3 of 3 people found the following review helpful
Happy memories of my childhood,
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This review is from: Moon Flight Atlas (A Mitchell Beazley book) (Hardcover)
This is a thin, large format book, published in a rush in 1969 to take advantage of the wave of popularity of books about the Moon landings and the high visibility of Patrick Moore on television as a moon-landing presenter. Various editions were produced, with the original post-Apollo 11 version being updated after each successive mission with (usually) two double pages of spectacular photographs and information from the mission. This particular book is the Apollo XIII version, produced after the space rescue, rather than the original, which I received as a Christmas present in 1969.
For fans of the moon missions and of space this is a lovely book. It is lavishly illustrated, The large page format allowing many photographs to be included with a good size on each page. There are also many of the original drawings that the BBC used in their live coverage as simulations to inform the viewer when, logically, no live images were available.
Some of the images are well known, others less so. The centre spread double page image of the lunar farside is breath-taking and compares favourably with anything from recent lunar probes. Most of these images are timeless and look as good now as they did then. It is a lovely record of a period of lunar exploration that, for those who lived it, was the most exciting time to live perhaps of the whole of human history. Those of us who where children then grew up thinking that these events were just normal yet now, more than 40 years later, a return to the Moon is more distant than ever and even manned spaceflight has ceased to be a common event, with no more than a handful of launches per year. It was a time of magic that this book recalls so beautifully.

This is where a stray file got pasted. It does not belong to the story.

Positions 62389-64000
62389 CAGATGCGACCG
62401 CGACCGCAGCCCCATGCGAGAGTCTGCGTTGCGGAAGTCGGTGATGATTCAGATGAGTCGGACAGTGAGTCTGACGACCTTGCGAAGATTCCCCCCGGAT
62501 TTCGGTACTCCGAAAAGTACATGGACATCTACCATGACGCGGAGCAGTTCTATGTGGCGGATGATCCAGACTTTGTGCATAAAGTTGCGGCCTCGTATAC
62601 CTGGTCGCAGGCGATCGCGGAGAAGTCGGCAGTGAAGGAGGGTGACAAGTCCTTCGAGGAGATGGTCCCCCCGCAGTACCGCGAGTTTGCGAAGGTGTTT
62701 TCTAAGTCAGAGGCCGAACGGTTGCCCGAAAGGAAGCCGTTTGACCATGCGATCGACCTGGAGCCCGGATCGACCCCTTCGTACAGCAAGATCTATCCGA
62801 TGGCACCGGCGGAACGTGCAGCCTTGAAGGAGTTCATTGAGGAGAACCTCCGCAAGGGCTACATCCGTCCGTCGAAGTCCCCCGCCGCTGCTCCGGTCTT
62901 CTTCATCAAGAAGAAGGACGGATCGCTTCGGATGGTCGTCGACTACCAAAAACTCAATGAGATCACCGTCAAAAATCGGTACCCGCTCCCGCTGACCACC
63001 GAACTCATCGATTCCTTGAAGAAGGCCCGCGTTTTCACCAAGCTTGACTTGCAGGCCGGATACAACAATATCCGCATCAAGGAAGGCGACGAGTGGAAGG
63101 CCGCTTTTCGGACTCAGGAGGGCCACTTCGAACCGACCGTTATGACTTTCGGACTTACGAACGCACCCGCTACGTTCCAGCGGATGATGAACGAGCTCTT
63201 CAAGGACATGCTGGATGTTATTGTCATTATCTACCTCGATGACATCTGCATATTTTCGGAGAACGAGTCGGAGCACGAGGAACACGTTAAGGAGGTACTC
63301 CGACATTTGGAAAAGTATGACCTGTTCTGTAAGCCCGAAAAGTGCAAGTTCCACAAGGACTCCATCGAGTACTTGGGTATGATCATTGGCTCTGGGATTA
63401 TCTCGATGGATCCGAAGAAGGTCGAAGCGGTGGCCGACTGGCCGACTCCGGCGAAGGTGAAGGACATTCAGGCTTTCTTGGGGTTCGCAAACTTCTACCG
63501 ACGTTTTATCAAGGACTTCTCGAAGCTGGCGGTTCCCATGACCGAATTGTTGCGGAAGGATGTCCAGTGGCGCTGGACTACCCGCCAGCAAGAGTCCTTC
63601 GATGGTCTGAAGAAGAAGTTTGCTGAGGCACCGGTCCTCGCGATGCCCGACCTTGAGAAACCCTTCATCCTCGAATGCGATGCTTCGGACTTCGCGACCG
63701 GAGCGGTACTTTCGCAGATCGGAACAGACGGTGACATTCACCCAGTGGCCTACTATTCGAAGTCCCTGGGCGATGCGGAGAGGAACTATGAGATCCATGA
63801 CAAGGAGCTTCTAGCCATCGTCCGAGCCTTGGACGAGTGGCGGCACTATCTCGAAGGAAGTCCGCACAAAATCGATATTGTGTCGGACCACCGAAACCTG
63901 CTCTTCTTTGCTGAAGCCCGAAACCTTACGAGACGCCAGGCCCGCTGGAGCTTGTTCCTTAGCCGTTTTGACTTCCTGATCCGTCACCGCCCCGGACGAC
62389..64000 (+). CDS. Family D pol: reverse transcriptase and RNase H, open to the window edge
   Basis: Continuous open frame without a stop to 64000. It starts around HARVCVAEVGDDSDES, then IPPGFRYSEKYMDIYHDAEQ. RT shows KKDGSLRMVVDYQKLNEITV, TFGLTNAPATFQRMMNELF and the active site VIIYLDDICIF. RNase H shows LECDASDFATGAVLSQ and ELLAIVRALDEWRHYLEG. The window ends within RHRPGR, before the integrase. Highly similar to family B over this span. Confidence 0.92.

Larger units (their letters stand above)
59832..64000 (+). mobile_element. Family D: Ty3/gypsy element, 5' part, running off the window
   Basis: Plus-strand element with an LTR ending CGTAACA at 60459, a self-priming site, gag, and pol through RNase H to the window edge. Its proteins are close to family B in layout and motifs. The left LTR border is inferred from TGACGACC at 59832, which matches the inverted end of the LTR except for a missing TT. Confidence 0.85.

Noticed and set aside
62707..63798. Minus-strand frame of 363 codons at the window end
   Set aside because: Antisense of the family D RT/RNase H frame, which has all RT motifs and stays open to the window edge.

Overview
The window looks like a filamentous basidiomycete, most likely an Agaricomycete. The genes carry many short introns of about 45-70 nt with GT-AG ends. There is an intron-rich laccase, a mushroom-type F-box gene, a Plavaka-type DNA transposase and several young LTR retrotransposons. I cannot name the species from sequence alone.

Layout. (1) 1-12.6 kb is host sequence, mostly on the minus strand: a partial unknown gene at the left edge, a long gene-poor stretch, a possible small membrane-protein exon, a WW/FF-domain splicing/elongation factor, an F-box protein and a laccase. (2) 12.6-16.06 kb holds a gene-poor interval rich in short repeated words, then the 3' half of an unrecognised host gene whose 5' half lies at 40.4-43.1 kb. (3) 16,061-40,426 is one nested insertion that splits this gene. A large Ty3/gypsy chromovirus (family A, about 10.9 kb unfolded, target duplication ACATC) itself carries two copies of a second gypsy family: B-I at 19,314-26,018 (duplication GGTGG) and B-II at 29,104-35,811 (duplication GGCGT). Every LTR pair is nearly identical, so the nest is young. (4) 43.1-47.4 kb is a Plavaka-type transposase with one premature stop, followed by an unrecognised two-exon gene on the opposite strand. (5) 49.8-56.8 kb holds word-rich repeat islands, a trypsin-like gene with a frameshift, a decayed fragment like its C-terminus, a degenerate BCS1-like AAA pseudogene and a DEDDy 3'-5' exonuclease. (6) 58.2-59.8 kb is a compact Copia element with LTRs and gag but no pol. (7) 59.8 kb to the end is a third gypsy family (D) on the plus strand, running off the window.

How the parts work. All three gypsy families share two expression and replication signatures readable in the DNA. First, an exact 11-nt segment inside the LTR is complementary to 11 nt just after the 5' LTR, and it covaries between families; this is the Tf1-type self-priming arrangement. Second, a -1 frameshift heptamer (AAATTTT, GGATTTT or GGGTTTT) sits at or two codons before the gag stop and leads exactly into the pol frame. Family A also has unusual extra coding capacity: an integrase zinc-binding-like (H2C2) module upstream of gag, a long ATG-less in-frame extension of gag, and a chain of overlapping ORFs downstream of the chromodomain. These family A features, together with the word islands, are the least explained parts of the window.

At the end of the book there is a look forward. It all seemed reasonable at the time. The Mars pages at the end though look desperately aged and tired and, within a year had been left totally out of date. A few days after Apollo XI landed on the Moon Mariners 6 and 7 passed Mars, taking the first really high quality images of the surface, although only of the cratered highlands. Even in 1969 this little section looked out of place and time has not made it look any better!
If you are from the Moon landing generation, or are looking for a gift for someone of that generation who lived the Moon landings, this is a wonderful gift that will bring back so many happy memories and, in general, it is as worthwhile an addition to a library now as it was then, perhaps more so as we forget those events or, even doubt that they ever really happened.